Maureen Clare Murphy
The Electronic Intifada / April 14, 2023
Yusif Abu Jaber was buried on Tuesday with his family demanding answers regarding the circumstances of his death.
Israeli authorities claim that the Palestinian citizen of the state intentionally drove a car into a group of tourists, killing an Italian man, before he was shot dead by police at a beach promenade in Jaffa last Friday.
Police say that after his car overturned, Abu Jaber appeared to be reaching toward a “rifle-like object” which they later claimed was a toy gun.
Abu Jaber’s family wants Israel to release the body cam footage recorded by the officers who killed the married father of six girls. They point out that Israel has not released photos of the toy gun that Abu Jaber is alleged to have reached for.
An initial autopsy by Israel’s Institute of Forensic Medicine reportedly ruled out that the 45-year-old had a stroke. Israeli media, deferring to Israel’s Shin Bet secret police, reported that these preliminary results strengthen “suspicions it was a terror attack,” even though further examination would be needed to rule out other causes for Abu Jaber potentially losing control of his vehicle.
The Institute of Forensic Medicine reportedly found that Alessandro Parini, the Italian tourist, was killed by the force of impact and not found to have been injured by gunfire.
Israeli police concluded that Abu Jaber intentionally hit people with his car.
“He entered the promenade area quickly and maneuvered between the concrete blocks to get on the bike route and hit as many people as possible,” a senior officer told the Tel Aviv newspaper Haaretz. After hitting a first group of people, Abu Jaber “continued to accelerate and hit another group of people.”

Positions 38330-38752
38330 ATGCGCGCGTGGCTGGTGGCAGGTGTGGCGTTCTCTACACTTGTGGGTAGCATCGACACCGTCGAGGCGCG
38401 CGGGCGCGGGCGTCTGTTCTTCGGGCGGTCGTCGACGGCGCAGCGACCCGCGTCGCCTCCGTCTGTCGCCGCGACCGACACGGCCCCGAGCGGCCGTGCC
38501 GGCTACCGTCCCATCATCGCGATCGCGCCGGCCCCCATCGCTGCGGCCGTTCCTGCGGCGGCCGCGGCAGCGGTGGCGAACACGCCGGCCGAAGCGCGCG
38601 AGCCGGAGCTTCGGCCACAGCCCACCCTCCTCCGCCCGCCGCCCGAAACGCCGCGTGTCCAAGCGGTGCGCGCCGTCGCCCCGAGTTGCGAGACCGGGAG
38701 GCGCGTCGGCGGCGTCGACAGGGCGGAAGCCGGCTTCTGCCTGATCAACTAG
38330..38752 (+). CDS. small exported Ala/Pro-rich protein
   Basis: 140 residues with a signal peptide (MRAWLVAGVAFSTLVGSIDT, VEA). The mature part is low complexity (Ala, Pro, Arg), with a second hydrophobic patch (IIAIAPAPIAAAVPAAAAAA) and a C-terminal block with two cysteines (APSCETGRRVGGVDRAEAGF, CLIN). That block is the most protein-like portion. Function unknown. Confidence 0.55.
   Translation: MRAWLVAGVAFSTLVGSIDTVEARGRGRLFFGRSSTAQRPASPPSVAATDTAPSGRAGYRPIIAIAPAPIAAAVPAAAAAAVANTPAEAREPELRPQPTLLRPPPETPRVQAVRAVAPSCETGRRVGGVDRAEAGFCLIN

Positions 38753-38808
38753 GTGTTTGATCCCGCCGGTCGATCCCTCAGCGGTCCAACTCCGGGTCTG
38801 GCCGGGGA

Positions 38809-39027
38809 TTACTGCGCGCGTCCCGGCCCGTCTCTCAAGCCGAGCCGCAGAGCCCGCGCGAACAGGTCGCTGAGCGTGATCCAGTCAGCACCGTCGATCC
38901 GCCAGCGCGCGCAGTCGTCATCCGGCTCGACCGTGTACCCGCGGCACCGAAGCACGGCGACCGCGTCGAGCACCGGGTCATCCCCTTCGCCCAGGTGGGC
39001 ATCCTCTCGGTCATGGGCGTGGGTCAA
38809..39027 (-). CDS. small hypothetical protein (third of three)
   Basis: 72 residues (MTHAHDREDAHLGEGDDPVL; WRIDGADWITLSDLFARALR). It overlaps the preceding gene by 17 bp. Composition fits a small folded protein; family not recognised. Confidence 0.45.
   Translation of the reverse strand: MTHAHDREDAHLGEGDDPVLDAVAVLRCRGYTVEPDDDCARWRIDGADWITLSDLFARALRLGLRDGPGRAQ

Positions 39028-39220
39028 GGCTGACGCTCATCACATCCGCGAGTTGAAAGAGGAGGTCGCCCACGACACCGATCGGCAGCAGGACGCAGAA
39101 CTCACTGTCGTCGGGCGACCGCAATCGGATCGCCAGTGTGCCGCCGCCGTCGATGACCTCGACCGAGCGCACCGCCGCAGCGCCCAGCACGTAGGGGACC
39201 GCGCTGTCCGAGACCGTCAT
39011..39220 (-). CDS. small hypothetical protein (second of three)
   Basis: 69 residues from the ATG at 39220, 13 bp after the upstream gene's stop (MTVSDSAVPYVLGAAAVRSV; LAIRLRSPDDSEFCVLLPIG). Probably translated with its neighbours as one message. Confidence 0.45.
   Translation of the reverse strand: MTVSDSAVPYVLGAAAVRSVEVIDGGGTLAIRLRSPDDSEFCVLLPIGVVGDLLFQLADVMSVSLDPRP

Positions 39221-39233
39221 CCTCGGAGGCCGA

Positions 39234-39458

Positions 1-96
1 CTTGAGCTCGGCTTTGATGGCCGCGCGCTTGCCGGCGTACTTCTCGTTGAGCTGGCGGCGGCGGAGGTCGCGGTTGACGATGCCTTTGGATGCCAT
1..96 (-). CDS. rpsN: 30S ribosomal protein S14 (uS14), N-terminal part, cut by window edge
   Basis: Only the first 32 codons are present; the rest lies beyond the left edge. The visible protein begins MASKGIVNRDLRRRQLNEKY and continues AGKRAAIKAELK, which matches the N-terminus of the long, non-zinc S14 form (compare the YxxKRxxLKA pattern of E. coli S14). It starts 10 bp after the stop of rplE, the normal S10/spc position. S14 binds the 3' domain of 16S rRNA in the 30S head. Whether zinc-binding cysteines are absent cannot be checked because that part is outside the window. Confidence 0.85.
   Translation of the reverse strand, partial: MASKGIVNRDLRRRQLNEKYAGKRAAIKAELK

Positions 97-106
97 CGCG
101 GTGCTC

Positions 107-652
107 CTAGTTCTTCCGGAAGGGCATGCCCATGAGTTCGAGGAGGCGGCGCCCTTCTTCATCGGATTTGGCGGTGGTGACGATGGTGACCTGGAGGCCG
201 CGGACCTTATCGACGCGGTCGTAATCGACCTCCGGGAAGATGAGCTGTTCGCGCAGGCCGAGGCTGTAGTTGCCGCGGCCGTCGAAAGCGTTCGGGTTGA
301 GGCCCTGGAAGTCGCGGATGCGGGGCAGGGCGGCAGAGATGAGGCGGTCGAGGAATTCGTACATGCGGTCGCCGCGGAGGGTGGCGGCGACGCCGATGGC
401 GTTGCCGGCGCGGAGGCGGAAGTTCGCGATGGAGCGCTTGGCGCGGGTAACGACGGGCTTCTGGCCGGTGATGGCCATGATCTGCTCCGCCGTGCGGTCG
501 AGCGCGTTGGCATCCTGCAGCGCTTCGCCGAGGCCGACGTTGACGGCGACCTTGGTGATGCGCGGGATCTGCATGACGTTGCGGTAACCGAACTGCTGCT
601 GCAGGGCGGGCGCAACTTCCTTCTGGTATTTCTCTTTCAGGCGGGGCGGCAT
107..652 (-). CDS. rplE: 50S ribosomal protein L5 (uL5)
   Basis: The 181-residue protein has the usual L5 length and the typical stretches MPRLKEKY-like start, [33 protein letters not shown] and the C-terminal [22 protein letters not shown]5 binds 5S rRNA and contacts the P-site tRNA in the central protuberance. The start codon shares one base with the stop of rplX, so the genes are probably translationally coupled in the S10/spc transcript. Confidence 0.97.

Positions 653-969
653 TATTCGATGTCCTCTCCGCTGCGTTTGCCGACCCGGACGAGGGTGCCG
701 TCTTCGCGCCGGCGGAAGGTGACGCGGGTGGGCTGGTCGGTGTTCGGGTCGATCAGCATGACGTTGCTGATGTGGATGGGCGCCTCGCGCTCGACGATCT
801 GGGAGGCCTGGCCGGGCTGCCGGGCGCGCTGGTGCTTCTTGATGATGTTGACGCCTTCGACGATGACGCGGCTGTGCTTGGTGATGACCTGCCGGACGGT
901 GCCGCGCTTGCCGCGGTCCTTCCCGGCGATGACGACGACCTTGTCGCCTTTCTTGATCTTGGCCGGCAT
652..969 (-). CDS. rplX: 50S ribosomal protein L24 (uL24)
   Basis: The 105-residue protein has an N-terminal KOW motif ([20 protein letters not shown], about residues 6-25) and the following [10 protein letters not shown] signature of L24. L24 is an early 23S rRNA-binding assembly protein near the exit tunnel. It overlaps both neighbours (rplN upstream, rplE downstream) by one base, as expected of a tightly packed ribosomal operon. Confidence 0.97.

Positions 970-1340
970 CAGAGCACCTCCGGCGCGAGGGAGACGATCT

The official said that after Abu Jaber’s car flipped, he exited the vehicle carrying a toy gun. After he was shot and the object fell out of his hand, “he ‘made an effort to reach for the toy gun one more time,’ indicating he wanted to die,” Haaretz reported.
Israeli police guaranteed that outcome. In a bystander video of the shooting of Abu Jaber, someone is heard commanding in Hebrew to confirm the kill.
Echoing what human rights groups have said for years, Omar Abu Jaber, the slain driver’s brother, “the policemen who shot and killed him took on the role of prosecutor and judge and tried him right there in the field.”
Omar Abu Jaber said that his brother could have been taken into custody alive and noted that the police and the Magen David Adom emergency services have changed their narrative of the events multiple times.
Israeli police’s credibility problem
Sami Abou Shahadeh, a Palestinian lawmaker in Israel’s parliament, called for an independent investigation.
However, international media, diplomats and even UN officials were quick to accept Israeli police claims about an event involving the apparent summary execution of a Palestinian.
Independent UN human rights experts referenced the incident in Jaffa in a roundabout way in a statement released on Thursday. The experts refer to “deadly attacks against Israeli and international civilians” while calling for international action to stop Israel’s forced displacement of Palestinians in Jerusalem.
Israeli police claims should instead be met with skepticism given the long pattern of cover-ups of unjustified deaths at the hands of its officers.
On Thursday, Israeli’s state attorney closed a perfunctory probe into the police shooting death of a Palestinian citizen of Israel at the al-Aqsa mosque compound in Jerusalem’s Old City in early April.
Police claim that Muhammad al-Asibi, a medical student, had grabbed and fired an officer’s gun twice before being shot dead.
Eyewitnesses rejected the police narrative and even former police officials have expressed disbelief over the claim that the incident was not recorded on security camera in the heavily surveilled area.
A guard at al-Aqsa who witnessed the shooting of al-Asibi said that police confiscated his cellphone and he was interrogated by the Shin Bet in order to intimidate him.
Gideon Levy, a journalist with Haaretz, notes that “in an audio recording from the scene, 12 shots are heard being fired in rapid succession within about three seconds,” despite police claims of a struggle before the initial shots allegedly fired by al-Asibi and those that killed him.